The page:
Energy Requirements for a 100m Sprint


The 100-meter sprint requires intense, all-out effort for a very short time. The world's best sprinters finish the event in under 10 seconds. Because a sprinter's muscles need energy as quickly as possible, most of it comes from their stores of two immediately accessible high-energy compounds. To replenish those compounds, a sprinter's muscles must also use other, slower energy systems.

Adenosine Triphosphate

Ultimately, the energy our cells need comes from the foods we eat. Cells break down carbohydrates and fats to provide energy, then store that energy in the form of adenosine triphosphate (ATP). ATP is often termed the cell's energy currency. When cells need energy, they break off a phosphate ion from ATP, yielding a compound called adenosine diphosphate. That reaction releases energy, which can be harnessed to perform work such as contracting muscles.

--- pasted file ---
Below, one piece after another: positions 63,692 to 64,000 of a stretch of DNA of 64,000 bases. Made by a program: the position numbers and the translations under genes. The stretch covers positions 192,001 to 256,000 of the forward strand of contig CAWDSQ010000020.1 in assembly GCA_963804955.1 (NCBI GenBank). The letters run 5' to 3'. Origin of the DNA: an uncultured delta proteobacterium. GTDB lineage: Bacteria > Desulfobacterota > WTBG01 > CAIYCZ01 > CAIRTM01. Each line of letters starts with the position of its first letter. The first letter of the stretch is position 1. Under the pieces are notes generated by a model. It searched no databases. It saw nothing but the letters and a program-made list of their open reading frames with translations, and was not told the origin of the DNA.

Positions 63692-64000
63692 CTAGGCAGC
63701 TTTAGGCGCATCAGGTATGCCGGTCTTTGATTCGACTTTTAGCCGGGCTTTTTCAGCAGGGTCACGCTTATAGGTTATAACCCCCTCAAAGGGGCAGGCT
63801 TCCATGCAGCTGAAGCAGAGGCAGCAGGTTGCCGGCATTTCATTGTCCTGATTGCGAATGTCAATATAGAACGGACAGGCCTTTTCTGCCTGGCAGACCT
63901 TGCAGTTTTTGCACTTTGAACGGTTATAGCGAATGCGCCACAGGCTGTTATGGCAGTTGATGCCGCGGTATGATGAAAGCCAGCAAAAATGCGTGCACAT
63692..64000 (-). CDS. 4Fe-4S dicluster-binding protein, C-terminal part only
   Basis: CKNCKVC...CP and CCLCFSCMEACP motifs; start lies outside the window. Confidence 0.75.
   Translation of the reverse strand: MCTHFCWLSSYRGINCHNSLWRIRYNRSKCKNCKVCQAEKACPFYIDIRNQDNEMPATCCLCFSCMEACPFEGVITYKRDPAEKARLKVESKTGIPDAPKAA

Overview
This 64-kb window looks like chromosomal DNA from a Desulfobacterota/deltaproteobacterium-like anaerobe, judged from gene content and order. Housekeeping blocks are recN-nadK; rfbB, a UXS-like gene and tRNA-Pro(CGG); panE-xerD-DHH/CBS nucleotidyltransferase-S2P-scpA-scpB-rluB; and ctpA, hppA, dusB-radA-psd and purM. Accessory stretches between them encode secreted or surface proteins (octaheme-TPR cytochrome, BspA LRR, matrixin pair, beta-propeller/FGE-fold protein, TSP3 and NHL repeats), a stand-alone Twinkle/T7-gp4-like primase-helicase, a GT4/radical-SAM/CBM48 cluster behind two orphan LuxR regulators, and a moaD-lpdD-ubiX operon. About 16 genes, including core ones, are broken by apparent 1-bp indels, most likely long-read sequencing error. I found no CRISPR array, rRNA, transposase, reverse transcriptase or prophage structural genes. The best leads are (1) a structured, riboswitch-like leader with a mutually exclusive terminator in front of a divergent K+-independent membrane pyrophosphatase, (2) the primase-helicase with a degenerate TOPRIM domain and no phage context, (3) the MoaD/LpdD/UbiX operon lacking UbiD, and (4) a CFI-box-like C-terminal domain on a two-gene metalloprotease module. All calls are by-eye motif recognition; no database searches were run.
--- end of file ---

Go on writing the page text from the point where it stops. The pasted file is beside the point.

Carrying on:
Energy During Sprinting

Because the breakdown of stored ATP releases energy almost instantaneously, it is the primary energy source as a sprinter explodes out of the blocks. However, muscles only store enough ATP for two to three seconds of maximal power output. To rapidly replenish ATP, muscle cells break down another high-energy compound called creatine phosphate (CP). This is called the ATP-CP or phosphagen energy system, sometimes referred to as the alactic anaerobic system because it does not require oxygen.

Other Energy Sources

Muscle cells only store enough ATP and CP for about 10 seconds of maximal power output. As a sprinter nears the finish line, another energy system, termed anaerobic glycolysis or the lactic acid system, comes into play. Muscle cells metabolize carbohydrates, releasing energy to re-synthesize ATP and CP while yielding a product called lactate. This process produces energy very quickly, although not quite as quickly as the ATP-CP system. That's why even world-class sprinters slow down in the final seconds of a 100-meter race.

Replenishing Energy

After a sprint, muscle cells must replenish their stores of ATP and CP. Complete restoration can take two to eight minutes. The energy to re-synthesize ATP and CP comes from the lactic acid system as well as from a third system, the aerobic energy system, which uses oxygen to restore ATP and CP. This process partly accounts for excess post-exercise oxygen consumption, or EPOC, and explains why sprinters breathe heavily after a race despite relying almost entirely on anaerobic metabolism during the event.